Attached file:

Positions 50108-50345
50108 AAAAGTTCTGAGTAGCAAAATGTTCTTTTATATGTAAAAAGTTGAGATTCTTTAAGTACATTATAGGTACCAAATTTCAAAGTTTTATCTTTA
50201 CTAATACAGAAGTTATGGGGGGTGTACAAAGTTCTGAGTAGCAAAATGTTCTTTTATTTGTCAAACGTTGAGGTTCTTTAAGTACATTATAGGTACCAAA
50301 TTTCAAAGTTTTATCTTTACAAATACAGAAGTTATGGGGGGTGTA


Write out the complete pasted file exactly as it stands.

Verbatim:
Positions 50108-50345
50108 AAAAGTTCTGAGTAGCAAAATGTTCTTTTATATGTAAAAAGTTGAGATTCTTTAAGTACATTATAGGTACCAAATTTCAAAGTTTTATCTTTA
50201 CTAATACAGAAGTTATGGGGGGTGTACAAAGTTCTGAGTAGCAAAATGTTCTTTTATTTGTCAAACGTTGAGGTTCTTTAAGTACATTATAGGTACCAAA
50301 TTTCAAAGTTTTATCTTTACAAATACAGAAGTTATGGGGGGTGTA